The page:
Dear Parking Guru,
I was driving down 5th Street the other day at 4:30 p.m. I noticed that I was being followed by a parking enforcement person. I kept checking my rear view mirror. She kept following me for about half a mile. I do have a couple of unpaid parking tickets, so at first I thought maybe she was chasing me because of these. I finally lost her at the red light.
Then I remembered something you wrote about a commuter lane. You mentioned that “Commuter Lanes” were not enforced on certain holidays. It wasn't a holiday. What exactly is a commuter lane? Was I driving in a commuter lane illegally, because I was coming from my apartment and not from work? Was I doing something illegal? Thanks for all of your information about parking in the past, and thanks for your advice on this in advance.
- A Bit Paranoid
Dear A. B. P.,
From your description, it doesn’t sound like you were doing anything illegal. Parking Enforcement Officers won't ever chase after you for a couple of unpaid parking tickets. After you accumulate five unpaid tickets, somebody from SFMTA quietly and unromantically clamping a Denver Boot onto one of your vehicle's wheels will take care of it quite nicely, without the need for a low-speed chase across the City.
I believe that you were in fact in a commuter lane, but doing nothing illegal. A commuter lane is a lane that is created by temporarily disallowing parking for a few hours during the morning work commute and a few hours during the evening commute. This extra lane helps flush the traffic to and from the bridges and freeways.
Parking in these lanes is typically allowed from 9 a.m. - 3 p.m. and disallowed from 7-9 a.m. and 3 or 4 p.m. - 7 p.m. These lanes are not only for commuters. SFMTA will not cite you for driving in a commuter lane if you are unemployed, or otherwise driving in the lane for personal reasons and not commuting to and from work. I think the parking officer was simply making the rounds to be sure that the lane remained clear.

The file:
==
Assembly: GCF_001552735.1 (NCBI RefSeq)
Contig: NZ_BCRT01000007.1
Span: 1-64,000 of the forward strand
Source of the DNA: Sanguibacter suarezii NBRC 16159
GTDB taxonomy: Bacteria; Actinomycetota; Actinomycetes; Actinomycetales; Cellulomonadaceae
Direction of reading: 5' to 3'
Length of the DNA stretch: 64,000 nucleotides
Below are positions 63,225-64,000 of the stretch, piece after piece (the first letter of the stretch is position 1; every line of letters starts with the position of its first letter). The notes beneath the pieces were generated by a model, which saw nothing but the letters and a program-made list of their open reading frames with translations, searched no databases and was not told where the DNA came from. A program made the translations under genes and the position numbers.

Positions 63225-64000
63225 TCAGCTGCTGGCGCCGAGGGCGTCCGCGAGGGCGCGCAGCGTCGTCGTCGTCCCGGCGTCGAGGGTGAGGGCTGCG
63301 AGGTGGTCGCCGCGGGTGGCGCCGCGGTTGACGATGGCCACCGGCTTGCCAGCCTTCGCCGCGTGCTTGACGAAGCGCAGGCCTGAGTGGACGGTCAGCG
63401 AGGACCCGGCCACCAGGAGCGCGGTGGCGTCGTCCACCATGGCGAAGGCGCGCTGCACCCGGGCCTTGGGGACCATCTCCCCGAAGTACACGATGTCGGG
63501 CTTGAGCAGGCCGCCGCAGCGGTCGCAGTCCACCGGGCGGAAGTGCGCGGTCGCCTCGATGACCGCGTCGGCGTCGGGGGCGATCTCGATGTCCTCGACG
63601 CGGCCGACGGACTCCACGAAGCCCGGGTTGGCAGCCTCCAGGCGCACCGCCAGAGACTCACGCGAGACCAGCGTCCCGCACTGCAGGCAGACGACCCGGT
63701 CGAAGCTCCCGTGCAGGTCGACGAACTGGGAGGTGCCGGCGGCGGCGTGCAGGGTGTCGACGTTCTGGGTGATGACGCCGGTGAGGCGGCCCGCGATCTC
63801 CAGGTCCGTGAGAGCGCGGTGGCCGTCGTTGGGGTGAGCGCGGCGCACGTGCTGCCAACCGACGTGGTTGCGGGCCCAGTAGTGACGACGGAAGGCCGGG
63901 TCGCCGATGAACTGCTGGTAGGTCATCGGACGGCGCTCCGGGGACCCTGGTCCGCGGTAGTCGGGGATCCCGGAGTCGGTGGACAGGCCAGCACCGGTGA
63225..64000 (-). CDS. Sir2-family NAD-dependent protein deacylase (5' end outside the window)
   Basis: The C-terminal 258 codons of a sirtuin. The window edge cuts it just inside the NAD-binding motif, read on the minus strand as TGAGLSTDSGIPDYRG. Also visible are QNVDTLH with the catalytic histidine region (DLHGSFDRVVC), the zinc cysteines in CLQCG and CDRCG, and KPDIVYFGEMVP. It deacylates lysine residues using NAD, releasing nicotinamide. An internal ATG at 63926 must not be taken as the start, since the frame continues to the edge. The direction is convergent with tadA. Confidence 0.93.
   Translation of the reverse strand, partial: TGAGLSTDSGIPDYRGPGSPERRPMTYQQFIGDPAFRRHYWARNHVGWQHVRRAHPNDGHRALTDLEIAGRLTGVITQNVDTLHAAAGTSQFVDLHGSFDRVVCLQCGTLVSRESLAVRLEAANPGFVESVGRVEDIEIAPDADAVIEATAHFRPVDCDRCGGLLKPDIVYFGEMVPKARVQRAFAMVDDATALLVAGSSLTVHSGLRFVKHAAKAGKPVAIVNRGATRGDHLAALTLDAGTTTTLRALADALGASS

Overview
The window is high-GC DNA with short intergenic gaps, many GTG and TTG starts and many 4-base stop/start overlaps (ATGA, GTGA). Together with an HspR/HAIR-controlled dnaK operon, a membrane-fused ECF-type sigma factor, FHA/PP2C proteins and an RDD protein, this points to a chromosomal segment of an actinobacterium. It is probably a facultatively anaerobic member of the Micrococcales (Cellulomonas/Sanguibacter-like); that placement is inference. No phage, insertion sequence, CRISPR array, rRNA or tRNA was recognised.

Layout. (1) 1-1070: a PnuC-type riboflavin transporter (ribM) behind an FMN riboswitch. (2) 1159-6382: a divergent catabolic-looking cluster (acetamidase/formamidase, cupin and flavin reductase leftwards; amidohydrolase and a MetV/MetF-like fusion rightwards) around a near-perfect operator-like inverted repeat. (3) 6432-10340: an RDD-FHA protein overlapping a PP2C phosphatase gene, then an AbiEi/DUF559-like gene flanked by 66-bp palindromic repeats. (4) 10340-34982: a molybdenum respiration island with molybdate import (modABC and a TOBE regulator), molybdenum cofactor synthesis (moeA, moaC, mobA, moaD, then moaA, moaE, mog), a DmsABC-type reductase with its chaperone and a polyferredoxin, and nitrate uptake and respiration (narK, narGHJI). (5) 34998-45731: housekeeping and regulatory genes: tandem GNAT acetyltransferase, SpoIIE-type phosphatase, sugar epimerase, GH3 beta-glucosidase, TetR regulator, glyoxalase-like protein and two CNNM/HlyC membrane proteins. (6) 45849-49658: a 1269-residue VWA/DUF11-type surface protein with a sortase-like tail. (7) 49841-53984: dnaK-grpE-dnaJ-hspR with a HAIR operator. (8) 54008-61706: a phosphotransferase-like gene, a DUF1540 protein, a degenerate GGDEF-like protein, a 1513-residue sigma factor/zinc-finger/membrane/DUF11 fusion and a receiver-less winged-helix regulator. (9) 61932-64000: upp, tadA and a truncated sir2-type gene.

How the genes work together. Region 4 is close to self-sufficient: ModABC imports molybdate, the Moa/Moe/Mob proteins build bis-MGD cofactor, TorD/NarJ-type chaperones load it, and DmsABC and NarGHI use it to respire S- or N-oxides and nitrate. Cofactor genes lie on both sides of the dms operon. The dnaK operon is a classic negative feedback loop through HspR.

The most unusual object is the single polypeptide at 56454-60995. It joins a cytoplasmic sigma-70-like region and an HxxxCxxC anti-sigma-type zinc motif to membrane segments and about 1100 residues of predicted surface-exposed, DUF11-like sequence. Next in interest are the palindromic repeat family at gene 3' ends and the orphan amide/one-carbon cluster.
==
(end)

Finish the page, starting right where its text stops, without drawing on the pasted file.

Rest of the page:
If you were to have parked or stopped in that lane and were thereby blocking the flow of traffic, you most definitely would have been encouraged to move along.
These lanes are well enforced. At 7:00 a.m. and 3:00 a.m. (your local commuter lane times may vary), the SFMTA three-wheelers cruise along these lanes with a line of tow trucks behind them clearing the path. If you park here during posted tow away times, a violation will cost you a minimum of $500, as you will not only receive a ticket, but will also be promptly towed. And, justifiably so, because just one car blocking one of these lanes can potentially adversely affect the flow of traffic for thousands of drivers and bicyclists.
So, for your fellow citizens, and for your own monetary purposes, it is best to be aware of these lanes. How do you know where commuter lanes are? When you park, look ahead of your spot and behind your spot for 100 feet in each direction for any parking restriction signs. A commuter tow-away zone will have a sign that looks like the one below.
Good Luck, and I hope you will now drive and breathe easier.
Photo courtesy of SFMTA
David LaBua is the author of Finding the Sweet Spot, a leader in the sustainable urban mobility movement, and founder of VoicePark, the world’s first voice-guided mobile app guiding drivers to the closest available parking spot in real-time...for free. You can follow him on twitter@ParkingGuru.